The teacher brought the out-of-control child to the school’s administrative office, where they encountered KWPD Officer Michael Malgrat, the Miami Herald reported.

Officer Malgrat noted in the arrest report that the child “had his hands clenched into fists and was postured as if he was ready to fight.”

School officials contacted the child’s father, Herschell Major II, who responded to the elementary school and told Officer Malgrat he wanted him to place his son in handcuffs, Moore said in the order, according to the Miami Herald.

The judge noted that Officer Waite, the one who ultimately attempted to place the boy in handcuffs, was not privy to and did not have the benefit of the discussions between Malgrat and [Major] regarding teaching a lesson at any time prior to or during his attempted handcuffing of [the boy].”

Digennaro’s attorneys later claimed police lied about Major saying he wanted his son handcuffed, the Miami Herald reported.

The KWPD ended up arresting the boy on a battery charge and escorted him out of the school unhandcuffed.

“You understand this is very serious, OK?” one of the officers told the child as they were leaving the school. “I hate that you had to put me into this position to do this. The thing about it is, you made a mistake. Now it’s time for you to learn about it and to grow from it, not repeat the same mistake again.”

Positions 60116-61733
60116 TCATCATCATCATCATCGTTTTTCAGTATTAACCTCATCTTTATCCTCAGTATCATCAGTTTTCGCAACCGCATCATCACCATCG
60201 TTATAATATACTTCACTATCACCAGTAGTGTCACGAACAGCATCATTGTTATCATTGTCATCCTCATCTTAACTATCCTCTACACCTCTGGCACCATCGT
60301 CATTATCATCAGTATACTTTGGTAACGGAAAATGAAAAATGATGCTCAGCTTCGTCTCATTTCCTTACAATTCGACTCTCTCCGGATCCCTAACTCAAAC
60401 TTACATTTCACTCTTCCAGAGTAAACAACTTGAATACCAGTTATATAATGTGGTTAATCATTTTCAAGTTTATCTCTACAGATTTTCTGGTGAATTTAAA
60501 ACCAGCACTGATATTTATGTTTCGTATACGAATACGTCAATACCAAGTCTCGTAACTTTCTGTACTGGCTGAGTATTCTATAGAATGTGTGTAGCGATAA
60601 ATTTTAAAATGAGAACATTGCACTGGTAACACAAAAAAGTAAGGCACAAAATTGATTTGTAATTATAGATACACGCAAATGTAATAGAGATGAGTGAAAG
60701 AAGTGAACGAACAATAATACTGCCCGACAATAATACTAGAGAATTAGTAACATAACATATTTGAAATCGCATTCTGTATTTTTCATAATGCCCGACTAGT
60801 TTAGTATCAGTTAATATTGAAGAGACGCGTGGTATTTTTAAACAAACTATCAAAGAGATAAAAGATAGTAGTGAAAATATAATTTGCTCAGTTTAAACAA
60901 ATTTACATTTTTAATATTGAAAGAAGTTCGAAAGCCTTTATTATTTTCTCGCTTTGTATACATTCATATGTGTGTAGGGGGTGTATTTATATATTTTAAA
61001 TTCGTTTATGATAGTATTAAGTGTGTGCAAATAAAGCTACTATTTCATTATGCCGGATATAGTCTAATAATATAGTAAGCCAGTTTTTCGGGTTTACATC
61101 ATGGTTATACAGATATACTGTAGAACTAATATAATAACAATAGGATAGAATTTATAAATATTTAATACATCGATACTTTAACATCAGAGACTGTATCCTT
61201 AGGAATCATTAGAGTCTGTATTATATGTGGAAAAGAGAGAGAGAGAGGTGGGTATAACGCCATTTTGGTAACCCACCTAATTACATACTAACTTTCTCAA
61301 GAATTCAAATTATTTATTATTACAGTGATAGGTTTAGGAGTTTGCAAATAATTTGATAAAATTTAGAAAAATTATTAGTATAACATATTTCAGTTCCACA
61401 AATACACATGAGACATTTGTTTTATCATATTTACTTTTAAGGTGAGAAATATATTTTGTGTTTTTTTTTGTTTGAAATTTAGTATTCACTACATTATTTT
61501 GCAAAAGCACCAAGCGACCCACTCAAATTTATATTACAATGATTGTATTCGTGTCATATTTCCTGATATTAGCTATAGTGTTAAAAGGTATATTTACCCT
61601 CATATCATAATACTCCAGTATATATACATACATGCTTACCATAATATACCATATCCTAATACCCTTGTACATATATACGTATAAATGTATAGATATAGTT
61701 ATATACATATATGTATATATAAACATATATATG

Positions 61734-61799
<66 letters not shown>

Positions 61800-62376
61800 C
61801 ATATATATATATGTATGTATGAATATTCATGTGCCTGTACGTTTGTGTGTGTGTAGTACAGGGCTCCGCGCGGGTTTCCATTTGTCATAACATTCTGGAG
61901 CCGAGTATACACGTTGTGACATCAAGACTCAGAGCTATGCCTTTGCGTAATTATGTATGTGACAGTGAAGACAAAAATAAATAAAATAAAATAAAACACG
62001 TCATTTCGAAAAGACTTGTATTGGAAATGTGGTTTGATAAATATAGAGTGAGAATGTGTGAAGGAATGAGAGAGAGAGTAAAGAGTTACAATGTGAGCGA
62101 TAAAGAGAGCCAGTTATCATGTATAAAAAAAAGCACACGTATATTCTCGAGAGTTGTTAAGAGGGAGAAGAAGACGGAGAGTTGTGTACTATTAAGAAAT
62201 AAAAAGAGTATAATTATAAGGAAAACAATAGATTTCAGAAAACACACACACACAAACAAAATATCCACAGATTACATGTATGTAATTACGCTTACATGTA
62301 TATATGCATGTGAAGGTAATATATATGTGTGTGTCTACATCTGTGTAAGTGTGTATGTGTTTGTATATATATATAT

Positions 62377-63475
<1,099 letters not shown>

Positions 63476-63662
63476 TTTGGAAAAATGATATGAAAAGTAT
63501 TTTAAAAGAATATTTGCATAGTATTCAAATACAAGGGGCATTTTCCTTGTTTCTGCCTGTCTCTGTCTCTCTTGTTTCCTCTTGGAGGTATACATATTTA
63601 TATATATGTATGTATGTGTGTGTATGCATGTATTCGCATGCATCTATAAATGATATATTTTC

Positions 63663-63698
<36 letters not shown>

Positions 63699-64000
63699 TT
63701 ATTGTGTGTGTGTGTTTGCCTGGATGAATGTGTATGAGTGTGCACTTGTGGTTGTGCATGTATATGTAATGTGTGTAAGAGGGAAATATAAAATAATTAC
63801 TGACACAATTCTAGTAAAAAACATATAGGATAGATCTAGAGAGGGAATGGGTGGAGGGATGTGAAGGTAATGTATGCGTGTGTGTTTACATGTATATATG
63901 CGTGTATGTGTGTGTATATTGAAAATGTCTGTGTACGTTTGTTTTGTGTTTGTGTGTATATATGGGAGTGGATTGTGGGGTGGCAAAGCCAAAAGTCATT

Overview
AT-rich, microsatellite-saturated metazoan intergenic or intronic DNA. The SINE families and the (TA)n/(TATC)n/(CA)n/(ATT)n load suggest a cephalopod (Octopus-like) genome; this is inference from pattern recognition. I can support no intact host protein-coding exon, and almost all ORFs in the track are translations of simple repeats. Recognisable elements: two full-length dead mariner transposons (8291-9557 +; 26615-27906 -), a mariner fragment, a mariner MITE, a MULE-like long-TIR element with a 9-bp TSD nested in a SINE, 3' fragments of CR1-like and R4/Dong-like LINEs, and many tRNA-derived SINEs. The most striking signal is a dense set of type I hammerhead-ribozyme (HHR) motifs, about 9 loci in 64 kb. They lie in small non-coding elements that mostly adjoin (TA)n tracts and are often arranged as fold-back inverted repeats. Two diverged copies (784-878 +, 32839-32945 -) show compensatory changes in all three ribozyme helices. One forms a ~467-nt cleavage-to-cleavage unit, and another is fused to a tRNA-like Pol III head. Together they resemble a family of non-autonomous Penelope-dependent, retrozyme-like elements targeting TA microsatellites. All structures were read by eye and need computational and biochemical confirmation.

The boy was ultimately booked into the juvenile justice facility in Key West, according to the Miami Herald.

The Monroe County State Attorney’s Office declined to prosecute the case, and the charge was dropped in October of 2019.

Crump posted bodycam footage of the child’s arrest to Twitter after filing the lawsuit.

He alleged that the boy has “special needs,” and bizarrely claimed he was taken to “an adult prison for processing.”

“Unbelievable!! @KWPOLICE used ‘scared straight’ tactics on 8yo boy with special needs. He’s 3.5 ft tall and 64 lbs, but they thought it was appropriate to handcuff and transport him to an adult prison for processing!! He was so small the cuffs fell off his wrists!” the civil rights attorney wrote.

“This is a heartbreaking example of how our educational and policing systems train children to be criminals by treating them like criminals,” he said in a statement to the Miami Herald. “If convicted, the child in this case would have been a convicted felon at eight years old. This little boy was failed by everyone who played a part in this horrific incident.”

KWPD Chief Sean Brandenburg issued a statement defending his officers last August.

He noted that they followed “standard operating procedures” and had done absolutely nothing wrong, the Miami Herald reported.

Written by
Holly Matkin

Holly is a former probation and parole officer who is married to a sheriff’s deputy. She is a regular contributor to Signature Montana magazine, and has written feature articles for Distinctly Montana magazine.

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Written by Holly Matkin